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12 July, 2018

New Environment Minister Announces £600,000 for Outdoor Learning

New Environment Minister Announces £600,000 for Outdoor Learning: jupiterartland-d7678

Today, Thursday 12th July, Scotland’s New Minister for Rural Affairs and the Natural Environment announced more than £600,000 of funding for Outdoor Learning. Mairi Gougeon MSP made the announcement during a visit with school children to Jupiter Artland Foundation - a sculpture park in woodland near Edinburgh.

Jupiter Artland is one of 16 projects which will benefit from the new Outdoor Learning in Nature Fund that is administered by Scottish Natural Heritage, and will run for two years. All of the projects involve working with schools and nurseries to help children from deprived areas spend time in nature.

Young people aged 3-26 from the most deprived areas and disadvantaged backgrounds in Scotland can experience -  some for the first time -  the wellbeing and learning benefits that come with outdoor learning and play in local parks and greenspace; and opportunities to visit nearby countryside, forest or coast; and some of Scotland’s 'special places’, internationally renowned for their nature or landscape.

On her visit the Minister met children who were taking part in activities at Jupiter Artland and she said: “Outdoor learning connects children and young people with nature, the physical environment and our communities. It is a key component in the delivery of the Curriculum for Excellence, and helps to develop the many skills necessary for our children and young people to meet the social, economic and environmental challenges of life in the 21st century.

“We want to ensure that all children in Scotland – regardless of socio-economic circumstances – have the opportunity to benefit from positive learning experiences in our natural environment. The Scottish Government is helping to make that happen by funding 16 fantastic projects, through the Outdoor Learning in Nature Fund.”    

Mike Cantlay, Chair of Scottish Natural Heritage said: “We know how important getting outdoors is for children’s health and wellbeing and for their learning, and the greatest priority for our funding is outdoor learning activity that makes use of local parks and greenspace for outdoor learning by schools or groups. This funding is part of SNH’s response to young people urging for better ways to connect with nature, as laid out in a report published recently by Scotland’s national youth biodiversity group, ReRoute.”

Kate Latham Head of Learning, Jupiter Artland Foundation said, “Our mission is to get every school child in Scotland to experience art in nature for free, and education is at the centre of what we do. That’s why this funding is such fantastic news, and we’re hugely looking forward to encouraging even more children to learn ways to value beauty and wonder, and to explore our wonderful outdoors.”  

The 16 Projects that will benefit from the fund are:



Jupiter Artland Foundation


South Lanarkshire Council

Growing Up Wild

Glasgow City Council

Outdoor Learning @ Seven Lochs

The Green Team (Edinburgh & Lothians) Ltd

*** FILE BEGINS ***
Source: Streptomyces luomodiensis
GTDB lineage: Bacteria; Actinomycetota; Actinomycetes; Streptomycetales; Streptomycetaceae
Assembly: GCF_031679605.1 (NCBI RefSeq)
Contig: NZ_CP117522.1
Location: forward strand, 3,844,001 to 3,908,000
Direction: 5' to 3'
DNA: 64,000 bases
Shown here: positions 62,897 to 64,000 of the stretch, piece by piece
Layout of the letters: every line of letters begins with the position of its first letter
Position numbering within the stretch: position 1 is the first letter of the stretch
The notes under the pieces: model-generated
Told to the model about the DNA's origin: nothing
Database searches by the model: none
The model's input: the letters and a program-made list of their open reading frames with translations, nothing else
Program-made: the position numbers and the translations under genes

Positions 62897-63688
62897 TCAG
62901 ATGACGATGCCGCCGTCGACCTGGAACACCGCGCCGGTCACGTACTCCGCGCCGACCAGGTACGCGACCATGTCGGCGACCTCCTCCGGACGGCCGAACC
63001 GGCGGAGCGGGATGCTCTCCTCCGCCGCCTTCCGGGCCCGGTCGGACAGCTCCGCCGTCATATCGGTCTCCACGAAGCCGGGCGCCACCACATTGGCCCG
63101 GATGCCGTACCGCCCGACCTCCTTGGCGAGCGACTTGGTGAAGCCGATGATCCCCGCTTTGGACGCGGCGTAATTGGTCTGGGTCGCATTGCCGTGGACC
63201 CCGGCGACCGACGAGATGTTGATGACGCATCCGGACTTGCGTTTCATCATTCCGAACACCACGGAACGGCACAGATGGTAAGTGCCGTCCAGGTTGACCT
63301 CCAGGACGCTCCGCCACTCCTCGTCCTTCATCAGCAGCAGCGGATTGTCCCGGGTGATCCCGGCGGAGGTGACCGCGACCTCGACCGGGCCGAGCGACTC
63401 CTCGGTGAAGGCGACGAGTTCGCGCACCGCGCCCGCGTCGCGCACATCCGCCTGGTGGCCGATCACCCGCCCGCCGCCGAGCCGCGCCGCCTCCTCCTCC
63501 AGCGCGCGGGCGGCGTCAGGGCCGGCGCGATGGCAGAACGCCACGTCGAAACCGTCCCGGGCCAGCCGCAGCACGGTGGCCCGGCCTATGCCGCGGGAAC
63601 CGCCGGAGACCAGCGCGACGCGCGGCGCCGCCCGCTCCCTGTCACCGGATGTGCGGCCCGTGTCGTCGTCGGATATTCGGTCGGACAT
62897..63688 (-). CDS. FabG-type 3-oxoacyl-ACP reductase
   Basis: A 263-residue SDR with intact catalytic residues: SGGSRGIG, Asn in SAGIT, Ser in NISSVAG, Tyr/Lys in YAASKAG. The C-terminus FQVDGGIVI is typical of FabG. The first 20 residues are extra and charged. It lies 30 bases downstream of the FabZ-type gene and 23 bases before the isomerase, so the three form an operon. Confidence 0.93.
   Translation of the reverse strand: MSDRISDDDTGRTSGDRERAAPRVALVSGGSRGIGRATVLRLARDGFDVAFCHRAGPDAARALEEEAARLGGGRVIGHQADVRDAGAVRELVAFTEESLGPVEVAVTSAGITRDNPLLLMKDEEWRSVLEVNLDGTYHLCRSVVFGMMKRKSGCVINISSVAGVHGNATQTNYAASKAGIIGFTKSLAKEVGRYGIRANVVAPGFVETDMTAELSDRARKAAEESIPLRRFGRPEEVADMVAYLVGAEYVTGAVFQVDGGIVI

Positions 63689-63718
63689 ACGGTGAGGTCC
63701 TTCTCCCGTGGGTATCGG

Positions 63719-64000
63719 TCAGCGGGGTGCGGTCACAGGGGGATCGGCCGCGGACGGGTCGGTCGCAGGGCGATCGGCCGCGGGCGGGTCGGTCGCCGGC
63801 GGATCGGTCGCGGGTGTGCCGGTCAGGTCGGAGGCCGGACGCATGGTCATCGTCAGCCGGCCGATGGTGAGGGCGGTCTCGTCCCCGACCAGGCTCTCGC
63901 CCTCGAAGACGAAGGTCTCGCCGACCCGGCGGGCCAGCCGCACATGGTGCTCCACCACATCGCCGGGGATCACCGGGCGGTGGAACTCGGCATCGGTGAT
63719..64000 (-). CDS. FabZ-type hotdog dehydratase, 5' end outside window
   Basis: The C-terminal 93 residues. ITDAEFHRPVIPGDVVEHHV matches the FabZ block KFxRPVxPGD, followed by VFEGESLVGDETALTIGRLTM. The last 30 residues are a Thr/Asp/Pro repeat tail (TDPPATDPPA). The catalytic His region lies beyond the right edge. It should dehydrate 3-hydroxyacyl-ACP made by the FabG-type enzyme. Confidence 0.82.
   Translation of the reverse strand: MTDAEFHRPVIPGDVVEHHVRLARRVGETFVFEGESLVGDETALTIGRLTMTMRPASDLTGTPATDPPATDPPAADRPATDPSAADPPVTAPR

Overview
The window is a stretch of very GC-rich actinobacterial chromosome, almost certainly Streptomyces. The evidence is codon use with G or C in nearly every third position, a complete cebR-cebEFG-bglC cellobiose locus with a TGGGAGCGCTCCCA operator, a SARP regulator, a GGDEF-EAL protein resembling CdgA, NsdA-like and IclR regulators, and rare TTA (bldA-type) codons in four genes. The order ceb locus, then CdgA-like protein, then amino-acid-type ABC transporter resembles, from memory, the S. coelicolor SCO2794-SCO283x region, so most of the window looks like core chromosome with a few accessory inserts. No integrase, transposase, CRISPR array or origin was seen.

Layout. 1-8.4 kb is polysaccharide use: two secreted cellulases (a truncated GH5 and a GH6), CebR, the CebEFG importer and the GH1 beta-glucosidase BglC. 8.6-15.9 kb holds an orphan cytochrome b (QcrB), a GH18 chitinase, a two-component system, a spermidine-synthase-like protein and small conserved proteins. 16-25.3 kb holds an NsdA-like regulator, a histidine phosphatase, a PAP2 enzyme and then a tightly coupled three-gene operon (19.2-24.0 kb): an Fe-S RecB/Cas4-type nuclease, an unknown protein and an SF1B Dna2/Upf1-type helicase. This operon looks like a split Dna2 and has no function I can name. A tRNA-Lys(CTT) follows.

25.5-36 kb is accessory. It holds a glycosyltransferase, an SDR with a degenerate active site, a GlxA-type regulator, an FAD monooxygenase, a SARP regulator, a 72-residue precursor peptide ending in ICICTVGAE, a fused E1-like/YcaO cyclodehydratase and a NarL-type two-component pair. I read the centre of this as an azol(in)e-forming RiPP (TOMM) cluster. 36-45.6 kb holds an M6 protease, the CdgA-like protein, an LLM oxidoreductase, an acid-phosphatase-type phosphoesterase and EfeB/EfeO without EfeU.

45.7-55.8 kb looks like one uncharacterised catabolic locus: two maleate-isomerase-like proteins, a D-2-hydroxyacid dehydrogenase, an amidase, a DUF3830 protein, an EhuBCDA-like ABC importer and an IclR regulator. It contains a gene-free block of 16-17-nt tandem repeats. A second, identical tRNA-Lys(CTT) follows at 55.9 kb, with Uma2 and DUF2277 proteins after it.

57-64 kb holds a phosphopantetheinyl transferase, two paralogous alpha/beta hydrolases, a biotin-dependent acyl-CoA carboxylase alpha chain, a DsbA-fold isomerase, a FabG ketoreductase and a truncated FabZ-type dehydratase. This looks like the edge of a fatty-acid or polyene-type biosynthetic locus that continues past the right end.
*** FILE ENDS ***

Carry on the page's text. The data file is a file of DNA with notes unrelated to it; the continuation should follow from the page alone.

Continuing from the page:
Green Angels

Grounds for Learning

Learning in Local Greenspace

Make IT Wild

Beasties, Bugs and Bairns CIC

East Ayrshire Leisure Trust

Natural Leaders


Springburn Partnership

Dalmilling Primary - South Ayrshire Council

North Ayr School Cluster

The Ecology Centre

Muddy Books

The Aigas Trust

Naturedays: Pay it Forward Project

Firpark Secondary School

Firpark Forest School Project

The Leamy Foundation

Learn and Grow

 Under the Trees Ltd

Nature's Ambassadors 2018/20

Northlight Heritage

Designing the Landscape

Abriachan Forest Trust

Croileagan Goes to Town

Summaries of each project will be available via The Outdoor Learning Fund for Nature website once confirmed agreements are in place



Contact information

SNH Media

Notes to editors

Picture use and caption: Minister for Rural Affairs and the Natural Environment, Mairi Gougeon (right), with Eliza Probert, age 7, and SNH's chairman, Mike Cantlay. Credit Lorne Gill/SNH for picture use.

The aim of the Outdoor Learning in Nature Fund is to support more young people to have regular, frequent, structured and progressive outdoor learning experiences. The projects selected are focused on young people (3-26 years). They involve a diverse range of activities including the regular use of local parks and greenspace for outdoor learning by schools or groups, visits to nearby countryside, forest or coast planned to complement use of the school grounds, parks and local greenspace. They create opportunities to experience some of Scotland’s 'special places' of national and international importance for their nature or landscape. A second round of funding is planned later in the year.

 The Outdoor Learning Fund for Nature is here:

Jupiter Artland

To access the Reroute report:  

Scottish Natural Heritage is the government's adviser on all aspects of nature and landscape across Scotland. Our role is to help everyone understand, value and enjoy Scotland's nature now and in the future. For more information, visit our website at SNH is also on Twitter at

NatureScot is Scotland's nature agency. We work to enhance our natural environment in Scotland and inspire everyone to care more about it. Our priority is a nature-rich future for Scotland and an effective response to the climate emergency. For more information, visit our website at or follow us on Twitter at

’S e NatureScot buidheann nàdair na h-Alba. Bidh sinn a’ neartachadh àrainneachd na h-Alba agus a’ brosnachadh dhaoine gu barrachd suim a chur ann an nàdar. Tha e mar phrìomhachas againn gum bi nàdar na h-Alba beairteach agus gun dèilig sinn gu h-èifeachdach le èiginn na gnàth-shìde. Tha an tuilleadh fiosrachaidh aig no air Twitter aig




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